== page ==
The orchestra appears to feel pulse, phrasing, dynamics and texture as if it is one living, breathing organism. Do you think that it has even further to go?

I never imagined it did have further to go years ago, and it does: the risk-taking. What's really fun playing live, especially pulling out a few of my older pieces, is that certain pieces have more room and space for them to take it in crazier directions, to step off the path a little further. And they do, because they all know each other so well now that they can take all sorts of crazy risks with a sense of trust. They always shape it differently and listen so acutely. There are so many moments on that album that I was just blown away by: Jay Anderson playing duo with Greg Gisbert on "The Monarch and the Milkweed", and then the guitar coming in with the comping. Just the way they play together – and in the studio it's much harder, you've got glass between people. It's mind-blowing that we could even do that in the studio. The band has become more and more fun, and for me it's more and more about them and less and less about me. I want to write music that just unleashes them to do what they do.

You were aged just five when your piano teacher, Evelyn Butler, a stride, boogie-woogie and classical pianist from Chicago, came into your life. That seems an extraordinary stroke of good fortune?

It's an impossibility that that would happen, except through a cataclysmic crisis in her life. Her husband and son both died of cancer within one month. Her only family left was her daughter, and I don't know how she ended up in Windom. So Mrs Butler, when she was just devastated, went to live with her daughter and started teaching – something which I don't really know that she did in Chicago. She had a career, playing. She was completely a fish out of water in Windom, everybody loved her. Here's this farm town, a very simple prairie town, and she's wearing boas, rhinestone studded glasses, brightly coloured slippers and bright red dyed hair. She was such a character, and one of those musicians that, when they play, light up a room. She wasn't just a really great player, she was a force. I was just so moved by her, she brought up something in me that otherwise I wouldn't have known existed. I would have played in the band, and the orchestra probably, and had a modicum of talent. But I would not have become a musician, I'm sure.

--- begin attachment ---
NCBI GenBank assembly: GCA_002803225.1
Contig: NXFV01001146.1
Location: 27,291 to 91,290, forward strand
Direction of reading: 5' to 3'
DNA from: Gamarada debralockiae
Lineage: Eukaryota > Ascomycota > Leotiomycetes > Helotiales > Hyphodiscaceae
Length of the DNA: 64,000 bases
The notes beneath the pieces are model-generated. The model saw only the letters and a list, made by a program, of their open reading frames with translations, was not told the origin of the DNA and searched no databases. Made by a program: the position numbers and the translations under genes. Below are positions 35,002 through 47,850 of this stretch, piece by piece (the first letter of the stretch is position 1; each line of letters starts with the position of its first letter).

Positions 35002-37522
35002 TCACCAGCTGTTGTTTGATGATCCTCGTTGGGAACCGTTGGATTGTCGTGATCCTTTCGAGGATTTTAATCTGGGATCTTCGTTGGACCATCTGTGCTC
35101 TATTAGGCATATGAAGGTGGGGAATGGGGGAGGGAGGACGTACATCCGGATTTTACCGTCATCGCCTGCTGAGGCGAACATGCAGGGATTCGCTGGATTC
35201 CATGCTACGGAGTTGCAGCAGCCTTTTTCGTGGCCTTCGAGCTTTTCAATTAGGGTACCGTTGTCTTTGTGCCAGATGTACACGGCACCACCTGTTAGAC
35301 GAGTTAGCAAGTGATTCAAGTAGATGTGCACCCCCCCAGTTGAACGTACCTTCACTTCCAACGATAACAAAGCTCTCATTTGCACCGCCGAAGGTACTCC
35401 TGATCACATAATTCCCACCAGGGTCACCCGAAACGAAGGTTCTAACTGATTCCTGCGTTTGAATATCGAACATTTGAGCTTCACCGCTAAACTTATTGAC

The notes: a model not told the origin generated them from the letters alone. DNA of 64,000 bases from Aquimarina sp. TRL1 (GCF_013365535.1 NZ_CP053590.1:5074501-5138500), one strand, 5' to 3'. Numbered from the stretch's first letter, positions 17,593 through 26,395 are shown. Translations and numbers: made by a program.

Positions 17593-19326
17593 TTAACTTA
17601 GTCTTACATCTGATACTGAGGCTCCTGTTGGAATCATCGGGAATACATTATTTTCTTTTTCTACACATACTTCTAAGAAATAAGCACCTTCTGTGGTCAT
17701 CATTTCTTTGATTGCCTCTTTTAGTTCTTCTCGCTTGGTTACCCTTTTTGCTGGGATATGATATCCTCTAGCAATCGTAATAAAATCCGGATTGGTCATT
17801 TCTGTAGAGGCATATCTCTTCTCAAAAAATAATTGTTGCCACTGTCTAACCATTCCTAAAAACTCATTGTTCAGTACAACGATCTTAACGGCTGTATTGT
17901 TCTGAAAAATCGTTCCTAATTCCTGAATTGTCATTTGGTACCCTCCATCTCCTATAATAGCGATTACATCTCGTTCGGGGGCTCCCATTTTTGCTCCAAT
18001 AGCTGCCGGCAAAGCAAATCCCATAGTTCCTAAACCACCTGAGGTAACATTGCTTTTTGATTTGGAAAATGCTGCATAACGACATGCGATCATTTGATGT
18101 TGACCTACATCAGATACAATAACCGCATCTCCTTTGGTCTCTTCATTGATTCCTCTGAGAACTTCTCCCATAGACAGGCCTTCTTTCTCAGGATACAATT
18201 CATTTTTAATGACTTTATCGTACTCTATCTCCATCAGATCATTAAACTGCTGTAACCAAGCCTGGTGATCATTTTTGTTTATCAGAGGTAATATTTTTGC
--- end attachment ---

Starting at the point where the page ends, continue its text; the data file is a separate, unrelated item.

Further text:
You've said that when you were a young girl growing up you were a fan of Fred Astaire, Gene Kelly and standards. Did that come from your parents or did you discover that world entirely yourself?

Well, I think it was my mom, and also we had a dance teacher in Windom. I mean this tiny town had some really extraordinary people in it. We had a little dance school there and I took tap and ballet and jazz, and I loved it. The thing that really made me want to be a composer was, when I started the University of Minnesota, my sister said the American Ballet Company is coming and doing a show here. It was Baryshnikov doing a piece called Push Comes To Shove by Twyla Tharp, with Cynthia Gregory. And then they did Fancy Free which is Leonard Bernstein. And there was something about the music making the people dance and I said: that's what I want to do. Oddly, I haven't done a lot of dance music and I don't even know that my music is the best for dance because it's so thick and so full. Sometimes I think good dance music has to have some space in it. My music kind of gives it all.

When you were studying composers like Elliott Carter, Charles Wuorinen and John Cage at the University of Minnesota, did you get anything out of that or did you feel slightly out of step with the times?